In Corona, fire burned as firefighters were stalled in traffic
How did the Orange County fire get out of control so fast? One answer is that the winds moved faster than the firefighters, who were stuck on the clogged freeway as winds pushed the flames past them. The result, according to the O.C. Register, was that there was no way to stop the fire before it got out of control:
The first 911 call came to the Corona Fire Department at 9:01 a.m., but there were more calls coming in to other agencies. Witnesses alerted by the smoke didn't quite know where the fire was burning, so they telephoned a number of agencies in Riverside, Orange and San Bernardino counties. In a perfect world, the response from Corona Fire Department would have been lightning quick, with a fire station just two miles away. But that engine was busy on a medical emergency -– so the call went to a station five miles away. That was the first hurdle, said Corona Deputy Chief David Duffy. That engine crew had to drive west on a slow-moving freeway clogged with smoke, Duffy said. And so a department that typically responds to medical emergencies in just under six minutes got to the fire in 11 minutes. Two more Corona engines followed -– 12 firefighters in all. That was the initial attack on a blaze fed by gusts of 40 mph and a basin overflowing with dry tumbleweeds piled 8 feet high.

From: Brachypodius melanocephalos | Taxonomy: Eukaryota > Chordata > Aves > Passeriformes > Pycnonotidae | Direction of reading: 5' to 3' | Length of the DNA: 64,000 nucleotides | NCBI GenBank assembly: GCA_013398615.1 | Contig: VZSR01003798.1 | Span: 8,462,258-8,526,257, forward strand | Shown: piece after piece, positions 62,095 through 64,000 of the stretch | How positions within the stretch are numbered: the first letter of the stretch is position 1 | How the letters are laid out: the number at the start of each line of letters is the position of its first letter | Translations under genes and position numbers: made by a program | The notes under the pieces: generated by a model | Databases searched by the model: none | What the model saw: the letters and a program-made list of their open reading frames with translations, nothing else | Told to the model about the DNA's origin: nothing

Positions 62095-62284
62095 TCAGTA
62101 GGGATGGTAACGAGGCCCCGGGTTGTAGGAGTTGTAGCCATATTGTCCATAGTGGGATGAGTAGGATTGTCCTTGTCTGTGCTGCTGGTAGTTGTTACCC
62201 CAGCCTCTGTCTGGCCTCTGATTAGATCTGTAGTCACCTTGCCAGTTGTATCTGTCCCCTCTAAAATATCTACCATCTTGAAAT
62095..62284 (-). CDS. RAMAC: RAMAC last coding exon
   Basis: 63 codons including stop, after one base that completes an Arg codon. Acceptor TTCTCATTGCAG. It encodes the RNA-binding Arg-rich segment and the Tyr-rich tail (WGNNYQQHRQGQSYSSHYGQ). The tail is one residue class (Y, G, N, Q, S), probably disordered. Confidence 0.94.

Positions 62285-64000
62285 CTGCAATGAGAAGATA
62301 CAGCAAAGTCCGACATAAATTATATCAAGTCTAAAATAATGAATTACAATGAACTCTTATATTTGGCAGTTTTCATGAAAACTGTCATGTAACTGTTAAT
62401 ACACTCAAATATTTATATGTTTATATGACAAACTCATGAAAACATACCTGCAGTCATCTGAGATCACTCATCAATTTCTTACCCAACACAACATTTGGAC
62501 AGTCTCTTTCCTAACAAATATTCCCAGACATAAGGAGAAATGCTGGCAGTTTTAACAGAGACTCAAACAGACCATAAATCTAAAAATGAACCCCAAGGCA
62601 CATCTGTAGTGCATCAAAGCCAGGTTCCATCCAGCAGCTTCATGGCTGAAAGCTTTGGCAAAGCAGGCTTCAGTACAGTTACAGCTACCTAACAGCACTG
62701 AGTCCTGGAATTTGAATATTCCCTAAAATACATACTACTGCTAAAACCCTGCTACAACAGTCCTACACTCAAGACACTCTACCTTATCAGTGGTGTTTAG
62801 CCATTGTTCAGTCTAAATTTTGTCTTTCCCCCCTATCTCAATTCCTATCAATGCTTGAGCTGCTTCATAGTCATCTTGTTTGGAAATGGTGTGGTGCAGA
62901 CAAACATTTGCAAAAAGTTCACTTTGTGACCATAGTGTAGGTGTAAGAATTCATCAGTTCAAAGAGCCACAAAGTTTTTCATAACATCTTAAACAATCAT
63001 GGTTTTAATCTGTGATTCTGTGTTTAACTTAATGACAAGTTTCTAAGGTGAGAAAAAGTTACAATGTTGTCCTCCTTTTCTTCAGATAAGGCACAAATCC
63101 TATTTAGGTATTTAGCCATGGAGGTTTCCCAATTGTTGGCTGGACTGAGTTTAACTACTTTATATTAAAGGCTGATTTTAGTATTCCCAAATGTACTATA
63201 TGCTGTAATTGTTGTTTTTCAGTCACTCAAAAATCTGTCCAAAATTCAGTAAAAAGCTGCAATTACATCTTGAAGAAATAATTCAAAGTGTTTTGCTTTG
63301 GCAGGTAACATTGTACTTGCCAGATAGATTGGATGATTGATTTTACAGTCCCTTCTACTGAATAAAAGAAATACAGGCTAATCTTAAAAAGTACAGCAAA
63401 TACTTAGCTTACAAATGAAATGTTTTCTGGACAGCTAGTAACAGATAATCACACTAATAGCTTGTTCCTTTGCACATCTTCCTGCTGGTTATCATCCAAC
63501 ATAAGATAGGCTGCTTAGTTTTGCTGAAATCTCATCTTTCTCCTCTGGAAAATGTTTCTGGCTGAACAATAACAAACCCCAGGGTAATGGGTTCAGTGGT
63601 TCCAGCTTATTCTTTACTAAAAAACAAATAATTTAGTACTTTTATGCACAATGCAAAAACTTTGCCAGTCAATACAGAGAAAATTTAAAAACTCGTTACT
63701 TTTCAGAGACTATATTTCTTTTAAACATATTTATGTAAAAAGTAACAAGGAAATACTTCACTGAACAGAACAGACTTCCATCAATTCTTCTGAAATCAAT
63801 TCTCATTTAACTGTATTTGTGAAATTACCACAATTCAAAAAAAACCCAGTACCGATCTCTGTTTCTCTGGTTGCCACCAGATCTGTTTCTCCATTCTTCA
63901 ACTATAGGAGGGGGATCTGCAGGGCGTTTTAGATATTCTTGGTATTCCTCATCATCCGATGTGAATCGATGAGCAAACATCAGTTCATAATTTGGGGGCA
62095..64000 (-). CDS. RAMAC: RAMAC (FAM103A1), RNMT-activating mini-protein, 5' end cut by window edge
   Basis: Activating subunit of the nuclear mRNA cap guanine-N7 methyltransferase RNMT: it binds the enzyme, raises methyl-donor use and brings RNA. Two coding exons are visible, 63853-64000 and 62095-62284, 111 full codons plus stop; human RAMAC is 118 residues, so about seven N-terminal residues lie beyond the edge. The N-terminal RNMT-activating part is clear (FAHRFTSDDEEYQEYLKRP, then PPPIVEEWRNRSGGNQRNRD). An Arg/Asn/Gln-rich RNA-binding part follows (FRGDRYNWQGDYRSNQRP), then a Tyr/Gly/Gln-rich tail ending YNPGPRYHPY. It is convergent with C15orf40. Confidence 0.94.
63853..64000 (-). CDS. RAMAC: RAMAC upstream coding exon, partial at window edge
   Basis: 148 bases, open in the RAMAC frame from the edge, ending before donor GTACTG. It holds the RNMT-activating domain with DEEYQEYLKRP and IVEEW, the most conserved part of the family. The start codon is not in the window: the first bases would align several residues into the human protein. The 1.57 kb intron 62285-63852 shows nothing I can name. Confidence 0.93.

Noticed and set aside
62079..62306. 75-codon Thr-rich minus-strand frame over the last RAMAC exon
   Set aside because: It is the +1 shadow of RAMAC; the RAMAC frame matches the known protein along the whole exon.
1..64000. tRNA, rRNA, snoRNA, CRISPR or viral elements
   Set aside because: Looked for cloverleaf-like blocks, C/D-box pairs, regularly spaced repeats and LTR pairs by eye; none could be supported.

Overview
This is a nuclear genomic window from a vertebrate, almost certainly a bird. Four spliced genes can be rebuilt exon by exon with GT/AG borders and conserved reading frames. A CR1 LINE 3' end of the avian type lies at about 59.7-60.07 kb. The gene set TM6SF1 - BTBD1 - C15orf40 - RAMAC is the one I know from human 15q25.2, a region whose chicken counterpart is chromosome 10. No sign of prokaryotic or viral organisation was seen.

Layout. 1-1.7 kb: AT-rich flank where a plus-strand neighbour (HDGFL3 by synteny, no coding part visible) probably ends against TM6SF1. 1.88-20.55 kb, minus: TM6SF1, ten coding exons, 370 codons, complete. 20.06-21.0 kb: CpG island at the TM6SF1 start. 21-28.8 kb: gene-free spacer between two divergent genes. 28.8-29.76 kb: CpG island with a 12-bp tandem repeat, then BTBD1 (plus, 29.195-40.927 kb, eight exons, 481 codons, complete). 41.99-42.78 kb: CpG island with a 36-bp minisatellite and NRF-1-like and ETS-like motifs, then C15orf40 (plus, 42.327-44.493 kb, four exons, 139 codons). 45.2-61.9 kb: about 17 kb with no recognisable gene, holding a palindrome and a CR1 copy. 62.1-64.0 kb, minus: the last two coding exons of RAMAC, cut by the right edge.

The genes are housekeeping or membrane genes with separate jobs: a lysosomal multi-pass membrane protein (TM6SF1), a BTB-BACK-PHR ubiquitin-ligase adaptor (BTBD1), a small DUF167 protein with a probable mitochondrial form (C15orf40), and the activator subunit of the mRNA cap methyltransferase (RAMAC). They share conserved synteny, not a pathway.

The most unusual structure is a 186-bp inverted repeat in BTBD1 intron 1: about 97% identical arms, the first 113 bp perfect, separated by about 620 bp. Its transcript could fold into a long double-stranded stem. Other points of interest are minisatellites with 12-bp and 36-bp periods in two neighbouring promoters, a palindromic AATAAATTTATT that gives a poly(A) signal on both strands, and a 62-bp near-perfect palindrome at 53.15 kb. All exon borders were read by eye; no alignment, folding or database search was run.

The Times looks at how the trappings of suburbia contributed to the fire's toll in Yorba Linda.
Photos from the battle against the Southern California wildfires.